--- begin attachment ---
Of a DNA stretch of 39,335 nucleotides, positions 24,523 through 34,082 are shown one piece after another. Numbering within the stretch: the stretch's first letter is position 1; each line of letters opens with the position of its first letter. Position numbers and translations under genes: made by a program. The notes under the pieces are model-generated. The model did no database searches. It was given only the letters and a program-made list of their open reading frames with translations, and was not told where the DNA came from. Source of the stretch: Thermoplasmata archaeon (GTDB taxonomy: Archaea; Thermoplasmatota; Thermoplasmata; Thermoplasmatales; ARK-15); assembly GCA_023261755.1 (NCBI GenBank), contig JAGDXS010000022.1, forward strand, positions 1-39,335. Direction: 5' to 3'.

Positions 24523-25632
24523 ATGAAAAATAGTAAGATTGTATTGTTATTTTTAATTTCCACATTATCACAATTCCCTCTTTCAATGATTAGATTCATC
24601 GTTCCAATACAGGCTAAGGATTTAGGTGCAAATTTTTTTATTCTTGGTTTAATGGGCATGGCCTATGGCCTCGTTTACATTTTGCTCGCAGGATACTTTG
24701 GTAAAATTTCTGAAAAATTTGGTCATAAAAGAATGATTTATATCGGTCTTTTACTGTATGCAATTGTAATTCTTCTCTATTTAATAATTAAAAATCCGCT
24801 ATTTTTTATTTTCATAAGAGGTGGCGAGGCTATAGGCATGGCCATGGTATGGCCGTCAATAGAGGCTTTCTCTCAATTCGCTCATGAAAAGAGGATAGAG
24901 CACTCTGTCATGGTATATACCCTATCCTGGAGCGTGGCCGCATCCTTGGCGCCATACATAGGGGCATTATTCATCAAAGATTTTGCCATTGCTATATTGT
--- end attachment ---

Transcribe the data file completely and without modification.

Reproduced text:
Of a DNA stretch of 39,335 nucleotides, positions 24,523 through 34,082 are shown one piece after another. Numbering within the stretch: the stretch's first letter is position 1; each line of letters opens with the position of its first letter. Position numbers and translations under genes: made by a program. The notes under the pieces are model-generated. The model did no database searches. It was given only the letters and a program-made list of their open reading frames with translations, and was not told where the DNA came from. Source of the stretch: Thermoplasmata archaeon (GTDB taxonomy: Archaea; Thermoplasmatota; Thermoplasmata; Thermoplasmatales; ARK-15); assembly GCA_023261755.1 (NCBI GenBank), contig JAGDXS010000022.1, forward strand, positions 1-39,335. Direction: 5' to 3'.

Positions 24523-25632
24523 ATGAAAAATAGTAAGATTGTATTGTTATTTTTAATTTCCACATTATCACAATTCCCTCTTTCAATGATTAGATTCATC
24601 GTTCCAATACAGGCTAAGGATTTAGGTGCAAATTTTTTTATTCTTGGTTTAATGGGCATGGCCTATGGCCTCGTTTACATTTTGCTCGCAGGATACTTTG
24701 GTAAAATTTCTGAAAAATTTGGTCATAAAAGAATGATTTATATCGGTCTTTTACTGTATGCAATTGTAATTCTTCTCTATTTAATAATTAAAAATCCGCT
24801 ATTTTTTATTTTCATAAGAGGTGGCGAGGCTATAGGCATGGCCATGGTATGGCCGTCAATAGAGGCTTTCTCTCAATTCGCTCATGAAAAGAGGATAGAG
24901 CACTCTGTCATGGTATATACCCTATCCTGGAGCGTGGCCGCATCCTTGGCGCCATACATAGGGGCATTATTCATCAAAGATTTTGCCATTGCTATATTGT